Tuesday, February 27, 2007

daily painting practice - Lilacs and apple blossoms

sWe got 6 inches of snow this weekend. So after shoveling the driveway and sidewalks what do you do? My wife and I, of course, got out the seed catalog to order seeds for our garden and then I painted something from last spring.
I started on a pre-toned masonite panel with Burnt Sienna and white.
Lilacs are interesting flowers to paint. They hold their flowers in tight little balls then open and stay clustered together.
click on picture to enlarge the image

Lilacs and Apple Blossoms
oil on masonite
This should get you ready for spring! We have a great big old lilac bush in the backyard so I should be doing these for years. The apple blossoms were clipped off a tree at the park. Don't tell.

Monday, February 26, 2007

Daily Painting Practice - Quince

I am back to feeling 100%. Thank you to all that sent me the get well comments.

Our house in Omaha has a very large beautiful flowering bush in the front yard. It gets covered with brilliant orange flowers that grow on branches with sharp thorns. I think I have it identified as a flowering quince. I clipped a few branches last year and made this arrangement with this vase. I love the solid silhouette and the contrast with the linear quality of the quince branches. That's ivory black brushed over the pre-toned background.
I should have been playing Asian music in the background when I was painting this. Instead I had on Dean Martin and Frank Sinatra and Sarah Vaughn. Did you know Frank Sinatra was an (oil painter)?

click on the picture to enlarge the image

Quince Flowers in an Oriental Vase
oil on masonite
I really like the atmosphere in this little painting. The success of this picture depended on the soft edges. I have read that edges can be soft or hard or lost and found. I kept the edges harder at the top of the vase and softer and lost at the bottom. That keeps your eye focused at the top and then allows it to travel across the branches. I think one of the best ways to keep the viewer's interest in a painting is not to outline everything but to let the viewer's eye and brain put the pieces together.

Thursday, February 22, 2007

Wednesday, February 21, 2007

Daily Painting Practice- Painting an Omaha Park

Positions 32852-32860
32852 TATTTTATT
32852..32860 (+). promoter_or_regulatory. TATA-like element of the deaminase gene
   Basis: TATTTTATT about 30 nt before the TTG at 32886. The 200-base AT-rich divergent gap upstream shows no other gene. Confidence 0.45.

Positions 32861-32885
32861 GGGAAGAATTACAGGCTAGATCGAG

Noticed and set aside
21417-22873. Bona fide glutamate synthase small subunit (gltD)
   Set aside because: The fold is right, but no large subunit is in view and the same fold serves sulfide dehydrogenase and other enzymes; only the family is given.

I am sorry for not posting the past few days. I have been down and out with the flu and not painting. I did this painting just before dropping out of the studio and into bed.
I started the painting with the masses and began the sky before I realized I hadn't stopped to take any progress photos. So, this shot is at the stage where I am laying in the sky value and some color. Again, I find the pre-toned panel really helps speed up the painting process and holds the painting together while I search for the correct value with my brush.
I keep talking to myself while I paint "Stay loose, not too thick, remember how the sun felt, keep the shadows warm and transparent..." Sometimes I even listen to myself and do the right thing.
Zorinsky park in Omaha has a great paved biking and walking path around the lake (which is actually a reservoir). This is the view near where I parked the truck on the northwest side of the lake. The photo I am using for reference was taken near the spot I did (this pleine air painting) last fall.
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Summer Day at Zorinsky Lake
oil on masonite

I remember the sky color that day it really invited you to look up. I stopped for this view because I like the small break in the tree line that allowed the view of the bridge. This just proves you don't need to travel to find beautiful landscapes. I have to tell that to myself because when I see people who live and paint in other parts of the world I always wish I was there. Seeing beautiful things where ever you are is one of the best lessons you can get from daily painting practice. Enjoy!

Friday, February 16, 2007

daily painting practice - figurative painting

Could you be this bold? Look at the contrast and the amount of shadow! Then look at how brilliant the light is on the face.This is by a young artist called Rembrandt (the boy's got a future in art) .... Now this is what I call bold painting! No guts no glory painting!

This print was another treasure I found at our local thrift store. It was a sign from the gods of painting that I should continue to shop there. ( total cost with frame $1.49)
I haven't done a figure painting in a while and I needed to do something other than another peony. I started by painting over the charcoal drawing with a thin line of ivory black paint. I used an old brush with just a few hairs on it. The drawing came out looking like an old quill pen and ink drawing. I almost left it alone.